Douglas: Hard niches are honestly my favorite and much easier than wider topics. We had a healthcare technology client that built portals for employers to distribute and communicate health benefits to their employees. Rather than write about portals all day, we developed a strategy where they would disseminate national trend data once a quarter on employee healthcare costs for employers. After a couple years, they owned the market because they were seen as a trusted source with their finger on the pulse of the challenges that employers were running into. The content helped their clients become more successful.
Douglas: Webmaster data, rankings, and site audits don’t just focus on search, they often focus on issues that impact your users. We see a lot of clients who lose significant ranking after hiring a new firm to redesign their site. The problem is that all the referring sites now point to non-existent pages because the agency didn’t audit the site and implement redirects. That’s not simply a search issue, that’s a user interaction issue as well. Report automation, conversion funnels, user behavior dashboards, event tracking, and campaign tracking are all features of analytics… but we rarely see them utilized when clients hire us. You can’t improve what you don’t measure. I’d recommend every company use Bing and Google Webmasters, Google Analytics, SEMRush or SpyFu, as well as a solid SEO platform that monitors both search and off-site impact like social. gShift is one such platform.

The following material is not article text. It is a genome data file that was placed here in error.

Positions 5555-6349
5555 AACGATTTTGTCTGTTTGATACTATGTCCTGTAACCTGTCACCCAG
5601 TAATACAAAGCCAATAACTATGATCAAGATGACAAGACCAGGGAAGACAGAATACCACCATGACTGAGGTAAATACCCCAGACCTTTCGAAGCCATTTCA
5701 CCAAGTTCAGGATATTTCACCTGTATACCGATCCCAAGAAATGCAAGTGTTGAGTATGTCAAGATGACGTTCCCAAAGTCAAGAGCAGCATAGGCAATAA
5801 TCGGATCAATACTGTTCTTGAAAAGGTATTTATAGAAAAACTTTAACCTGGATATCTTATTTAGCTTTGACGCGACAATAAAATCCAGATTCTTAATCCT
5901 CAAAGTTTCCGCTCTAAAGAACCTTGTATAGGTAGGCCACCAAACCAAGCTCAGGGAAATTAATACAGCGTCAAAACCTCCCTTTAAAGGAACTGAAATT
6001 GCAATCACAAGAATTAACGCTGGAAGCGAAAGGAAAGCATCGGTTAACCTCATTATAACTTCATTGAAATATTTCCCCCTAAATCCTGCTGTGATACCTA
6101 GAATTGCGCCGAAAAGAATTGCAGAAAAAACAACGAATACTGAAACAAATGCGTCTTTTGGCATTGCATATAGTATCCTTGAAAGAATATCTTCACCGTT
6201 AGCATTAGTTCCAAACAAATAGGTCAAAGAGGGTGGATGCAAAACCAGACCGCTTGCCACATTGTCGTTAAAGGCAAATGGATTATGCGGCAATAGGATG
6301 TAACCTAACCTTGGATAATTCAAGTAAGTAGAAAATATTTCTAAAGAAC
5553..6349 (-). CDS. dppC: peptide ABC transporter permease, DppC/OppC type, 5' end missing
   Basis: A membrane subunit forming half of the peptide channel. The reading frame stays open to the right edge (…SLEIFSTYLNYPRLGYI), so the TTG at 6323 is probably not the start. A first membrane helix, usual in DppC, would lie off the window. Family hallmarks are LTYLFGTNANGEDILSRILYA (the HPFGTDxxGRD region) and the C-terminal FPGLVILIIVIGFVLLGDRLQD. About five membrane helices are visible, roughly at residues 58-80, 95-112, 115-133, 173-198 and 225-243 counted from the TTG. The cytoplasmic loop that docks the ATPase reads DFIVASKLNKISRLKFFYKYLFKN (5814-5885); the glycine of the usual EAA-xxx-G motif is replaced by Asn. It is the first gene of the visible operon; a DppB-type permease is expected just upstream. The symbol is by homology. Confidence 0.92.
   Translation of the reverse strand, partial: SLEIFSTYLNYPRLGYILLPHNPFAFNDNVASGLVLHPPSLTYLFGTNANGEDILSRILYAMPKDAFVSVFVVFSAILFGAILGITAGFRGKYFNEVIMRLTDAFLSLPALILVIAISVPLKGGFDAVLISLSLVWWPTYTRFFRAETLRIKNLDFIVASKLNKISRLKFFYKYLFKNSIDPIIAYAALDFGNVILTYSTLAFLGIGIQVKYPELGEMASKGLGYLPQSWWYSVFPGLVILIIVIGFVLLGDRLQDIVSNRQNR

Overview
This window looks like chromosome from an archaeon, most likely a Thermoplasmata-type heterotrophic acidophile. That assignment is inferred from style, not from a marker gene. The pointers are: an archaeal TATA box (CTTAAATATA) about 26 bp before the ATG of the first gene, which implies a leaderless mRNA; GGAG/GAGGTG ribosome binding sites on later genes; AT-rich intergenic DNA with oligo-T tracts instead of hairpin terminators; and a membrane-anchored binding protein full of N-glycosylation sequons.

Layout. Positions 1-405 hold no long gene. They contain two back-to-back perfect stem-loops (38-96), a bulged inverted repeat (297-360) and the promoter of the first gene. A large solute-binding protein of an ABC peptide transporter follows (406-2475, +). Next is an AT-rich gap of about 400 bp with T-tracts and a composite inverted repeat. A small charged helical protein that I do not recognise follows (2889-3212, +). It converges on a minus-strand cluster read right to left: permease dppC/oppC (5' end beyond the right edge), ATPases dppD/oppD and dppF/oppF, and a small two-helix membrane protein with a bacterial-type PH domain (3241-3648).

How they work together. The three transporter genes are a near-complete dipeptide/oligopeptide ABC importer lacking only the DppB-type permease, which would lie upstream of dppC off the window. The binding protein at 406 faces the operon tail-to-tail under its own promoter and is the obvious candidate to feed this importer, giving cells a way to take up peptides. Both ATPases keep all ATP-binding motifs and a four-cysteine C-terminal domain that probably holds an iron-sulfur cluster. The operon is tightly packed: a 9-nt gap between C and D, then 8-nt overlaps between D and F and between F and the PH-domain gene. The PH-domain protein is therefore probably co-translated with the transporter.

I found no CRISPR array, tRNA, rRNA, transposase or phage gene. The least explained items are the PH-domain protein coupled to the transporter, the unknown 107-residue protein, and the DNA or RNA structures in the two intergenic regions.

Douglas: I’ll be honest that I don’t place too much faith in SEO consultants. There are a handful that I respect, but it’s not because of their search engine knowledge… it’s because of their marketing knowledge. Understanding user behavior, omnichannel strategies, and brand marketing are all essential to SEO. I’ll put it a different way. If you had $100,000 to hire an SEO consultant, I would rather you spend that money on branding, messaging, premiere content, and promotion of that content. $100,000 in content will get you more results than $100,000 in SEO consulting any day. The exception, of course, is that you already have your branding, content, and conversion optimization tuned in… but aren’t seeing good results from search engines. That’s when it’s time to hire the SEO consultant.
Douglas: Really only 2 major changes:
1.) The role of sales and marketing are converging. Marketers need to understand and provide collateral for sales to be effective. Sales needs to understand the marketing positioning and provide feedback to Marketers to ensure their success. I especially love organizations that have merged the two and are run by a CRO (Chief Revenue Officer). No more pointing fingers for crappy leads, or rogue sales people. Both answer to the CRO!